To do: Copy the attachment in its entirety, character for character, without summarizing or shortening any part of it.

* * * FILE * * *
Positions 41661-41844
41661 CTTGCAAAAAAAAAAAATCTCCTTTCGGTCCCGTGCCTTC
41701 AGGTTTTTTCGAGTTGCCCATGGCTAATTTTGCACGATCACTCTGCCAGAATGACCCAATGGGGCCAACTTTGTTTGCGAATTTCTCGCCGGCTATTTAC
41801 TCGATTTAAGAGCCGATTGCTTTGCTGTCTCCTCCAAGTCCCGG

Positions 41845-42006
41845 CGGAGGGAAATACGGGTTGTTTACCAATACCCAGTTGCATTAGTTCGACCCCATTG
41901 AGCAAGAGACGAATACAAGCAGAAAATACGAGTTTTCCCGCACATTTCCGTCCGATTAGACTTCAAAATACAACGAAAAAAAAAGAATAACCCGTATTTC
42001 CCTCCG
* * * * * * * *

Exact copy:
Positions 41661-41844
41661 CTTGCAAAAAAAAAAAATCTCCTTTCGGTCCCGTGCCTTC
41701 AGGTTTTTTCGAGTTGCCCATGGCTAATTTTGCACGATCACTCTGCCAGAATGACCCAATGGGGCCAACTTTGTTTGCGAATTTCTCGCCGGCTATTTAC
41801 TCGATTTAAGAGCCGATTGCTTTGCTGTCTCCTCCAAGTCCCGG

Positions 41845-42006
41845 CGGAGGGAAATACGGGTTGTTTACCAATACCCAGTTGCATTAGTTCGACCCCATTG
41901 AGCAAGAGACGAATACAAGCAGAAAATACGAGTTTTCCCGCACATTTCCGTCCGATTAGACTTCAAAATACAACGAAAAAAAAAGAATAACCCGTATTTC
42001 CCTCCG